In the West, this era is most commonly denoted as AH (Latin: Anno Hegirae / /, "in the year of the Hijra") in parallel with the Christian (AD) and Jewish eras (AM) and can similarly be placed before or after the date. In Muslim countries, it is also commonly abbreviated H ("Hijra") from its Arabic abbreviation hāʾ (هـ). Years prior to AH 1 are reckoned in English as BH ("Before the Hijra"), which should follow the date.
Because the Islamic lunar calendar has only 354 or 355 days in its year, it slowly rotates within the Gregorian year. The year 2018 AD corresponds to the Islamic years AH 1439 – 1440.
The Hijri era is calculated according to the Islamic lunar calendar and not the Julian or Gregorian solar one. It thus does not begin on January 1, 1 CE, but on the first day of the month of Muharram which occurred in 622 CE. Its Julian equivalent was April 19 but it is sometimes mistakenly placed on July 16. The error derives from the tabular Islamic calendar which was devised by later Islamic astronomers. This reckons time backwards according to the lunar calendar, which causes it to miss the three intercalary months (about 88 days) added to the then-lunisolar calendar between the time of the Hijra and AH 10, when Muhammad is recorded as having received a revelation prohibiting their use.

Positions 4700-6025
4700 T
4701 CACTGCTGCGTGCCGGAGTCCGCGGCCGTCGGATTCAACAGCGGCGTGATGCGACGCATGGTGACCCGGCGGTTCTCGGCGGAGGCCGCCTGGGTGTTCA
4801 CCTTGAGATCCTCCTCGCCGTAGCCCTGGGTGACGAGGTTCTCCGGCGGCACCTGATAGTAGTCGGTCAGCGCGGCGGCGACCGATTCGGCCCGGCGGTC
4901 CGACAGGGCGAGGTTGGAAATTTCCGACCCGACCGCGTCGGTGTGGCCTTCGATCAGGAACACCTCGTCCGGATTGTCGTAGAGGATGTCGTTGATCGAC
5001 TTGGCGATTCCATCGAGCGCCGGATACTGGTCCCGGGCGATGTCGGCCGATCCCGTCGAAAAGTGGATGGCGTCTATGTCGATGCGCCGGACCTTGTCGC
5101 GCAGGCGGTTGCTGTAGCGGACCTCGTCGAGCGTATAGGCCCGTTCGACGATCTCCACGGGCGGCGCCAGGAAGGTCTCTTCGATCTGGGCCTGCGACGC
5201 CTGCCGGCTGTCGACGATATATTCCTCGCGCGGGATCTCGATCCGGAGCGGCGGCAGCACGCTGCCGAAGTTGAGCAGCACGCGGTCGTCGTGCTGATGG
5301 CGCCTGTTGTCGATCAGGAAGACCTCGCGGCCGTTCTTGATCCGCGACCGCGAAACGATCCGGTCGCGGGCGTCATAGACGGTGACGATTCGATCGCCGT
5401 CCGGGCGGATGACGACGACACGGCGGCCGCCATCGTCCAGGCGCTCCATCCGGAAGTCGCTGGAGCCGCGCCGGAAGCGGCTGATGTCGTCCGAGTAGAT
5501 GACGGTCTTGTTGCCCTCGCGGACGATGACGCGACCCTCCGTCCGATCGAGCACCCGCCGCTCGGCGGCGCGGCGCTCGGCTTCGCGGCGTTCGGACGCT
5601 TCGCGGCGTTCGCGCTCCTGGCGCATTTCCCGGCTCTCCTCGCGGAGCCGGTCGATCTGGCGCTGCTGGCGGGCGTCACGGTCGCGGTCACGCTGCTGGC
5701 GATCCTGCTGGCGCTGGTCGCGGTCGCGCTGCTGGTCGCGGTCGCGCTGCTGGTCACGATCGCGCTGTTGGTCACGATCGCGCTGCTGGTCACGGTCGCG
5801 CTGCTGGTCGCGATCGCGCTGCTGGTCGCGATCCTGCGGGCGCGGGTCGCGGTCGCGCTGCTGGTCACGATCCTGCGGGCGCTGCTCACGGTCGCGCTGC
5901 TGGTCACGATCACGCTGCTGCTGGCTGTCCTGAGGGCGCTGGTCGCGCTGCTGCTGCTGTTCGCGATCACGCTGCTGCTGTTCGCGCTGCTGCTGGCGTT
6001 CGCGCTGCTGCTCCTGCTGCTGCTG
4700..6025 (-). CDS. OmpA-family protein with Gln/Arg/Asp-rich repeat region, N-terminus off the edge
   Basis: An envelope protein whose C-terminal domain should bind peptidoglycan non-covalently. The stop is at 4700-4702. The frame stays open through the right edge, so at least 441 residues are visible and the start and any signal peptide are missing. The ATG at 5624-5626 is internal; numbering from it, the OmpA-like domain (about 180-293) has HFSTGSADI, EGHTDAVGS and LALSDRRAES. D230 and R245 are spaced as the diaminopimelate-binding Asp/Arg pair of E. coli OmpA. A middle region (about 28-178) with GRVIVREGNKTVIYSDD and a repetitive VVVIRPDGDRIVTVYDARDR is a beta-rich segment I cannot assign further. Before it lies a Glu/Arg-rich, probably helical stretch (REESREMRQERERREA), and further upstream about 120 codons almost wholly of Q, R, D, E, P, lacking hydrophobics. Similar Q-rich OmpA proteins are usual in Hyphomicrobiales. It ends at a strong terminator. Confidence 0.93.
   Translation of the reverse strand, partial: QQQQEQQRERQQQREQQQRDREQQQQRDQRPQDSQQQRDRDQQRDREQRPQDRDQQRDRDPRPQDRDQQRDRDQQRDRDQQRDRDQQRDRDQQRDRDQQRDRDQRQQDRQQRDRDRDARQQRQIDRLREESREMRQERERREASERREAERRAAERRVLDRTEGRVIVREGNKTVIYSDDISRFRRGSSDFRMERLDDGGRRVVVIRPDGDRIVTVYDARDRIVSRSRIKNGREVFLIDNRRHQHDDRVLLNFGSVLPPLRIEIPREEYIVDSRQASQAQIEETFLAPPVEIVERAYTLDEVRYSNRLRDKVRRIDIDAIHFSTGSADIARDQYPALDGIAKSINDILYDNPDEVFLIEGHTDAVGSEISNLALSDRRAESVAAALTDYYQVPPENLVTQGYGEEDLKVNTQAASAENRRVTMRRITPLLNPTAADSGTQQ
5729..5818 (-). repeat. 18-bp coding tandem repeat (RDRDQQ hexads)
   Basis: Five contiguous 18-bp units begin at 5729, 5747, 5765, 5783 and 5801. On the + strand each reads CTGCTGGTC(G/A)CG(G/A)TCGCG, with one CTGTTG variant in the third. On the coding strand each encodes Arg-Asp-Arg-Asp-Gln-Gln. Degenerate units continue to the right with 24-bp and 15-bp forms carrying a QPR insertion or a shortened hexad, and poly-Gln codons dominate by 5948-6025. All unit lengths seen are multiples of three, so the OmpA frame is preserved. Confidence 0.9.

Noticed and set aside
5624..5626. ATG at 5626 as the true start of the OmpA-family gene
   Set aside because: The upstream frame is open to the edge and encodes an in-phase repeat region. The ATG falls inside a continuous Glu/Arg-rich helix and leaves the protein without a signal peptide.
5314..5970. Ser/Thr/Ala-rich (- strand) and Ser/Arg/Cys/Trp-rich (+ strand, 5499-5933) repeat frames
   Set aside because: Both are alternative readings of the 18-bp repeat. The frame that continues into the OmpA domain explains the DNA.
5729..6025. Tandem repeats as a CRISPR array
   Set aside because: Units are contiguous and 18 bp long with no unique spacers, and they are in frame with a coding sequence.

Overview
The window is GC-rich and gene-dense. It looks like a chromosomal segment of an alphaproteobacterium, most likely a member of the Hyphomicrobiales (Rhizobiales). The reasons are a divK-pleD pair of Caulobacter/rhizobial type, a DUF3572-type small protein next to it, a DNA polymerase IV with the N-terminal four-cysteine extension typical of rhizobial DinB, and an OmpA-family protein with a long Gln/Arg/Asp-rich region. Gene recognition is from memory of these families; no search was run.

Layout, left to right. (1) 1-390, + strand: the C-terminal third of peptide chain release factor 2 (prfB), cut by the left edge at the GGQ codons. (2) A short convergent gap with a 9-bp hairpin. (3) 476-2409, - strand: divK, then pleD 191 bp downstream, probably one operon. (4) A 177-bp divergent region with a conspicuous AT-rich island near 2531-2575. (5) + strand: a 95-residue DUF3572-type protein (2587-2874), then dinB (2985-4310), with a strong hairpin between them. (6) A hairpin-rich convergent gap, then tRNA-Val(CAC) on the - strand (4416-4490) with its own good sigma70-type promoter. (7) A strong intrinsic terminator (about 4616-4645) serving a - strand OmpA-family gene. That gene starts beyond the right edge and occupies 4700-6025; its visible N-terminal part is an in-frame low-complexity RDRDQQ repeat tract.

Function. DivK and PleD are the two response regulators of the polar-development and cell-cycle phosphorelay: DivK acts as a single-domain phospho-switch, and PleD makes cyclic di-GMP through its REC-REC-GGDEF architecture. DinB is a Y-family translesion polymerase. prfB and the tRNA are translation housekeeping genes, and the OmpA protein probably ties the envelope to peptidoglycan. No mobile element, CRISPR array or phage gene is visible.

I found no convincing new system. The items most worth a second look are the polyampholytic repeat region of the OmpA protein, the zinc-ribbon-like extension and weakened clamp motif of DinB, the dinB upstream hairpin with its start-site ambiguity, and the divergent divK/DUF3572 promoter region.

The date of the Hijra itself did not form the Islamic New Year. Instead, the system continues the earlier ordering of the months with the Hijra occurring around the 8th day of Rabi al-Awwal, 66 days into the first year.
By the age of Muhammad, there was already an Arabian lunar calendar with named months. The years of its calendar, however, used conventional names rather than numbers: for example, the year of Muhammad and Ammar ibn Yasir's birth (570 CE) was known as the "Year of the Elephant". The year of the Hijra (622-23 CE) was initially named the "Permission to Travel".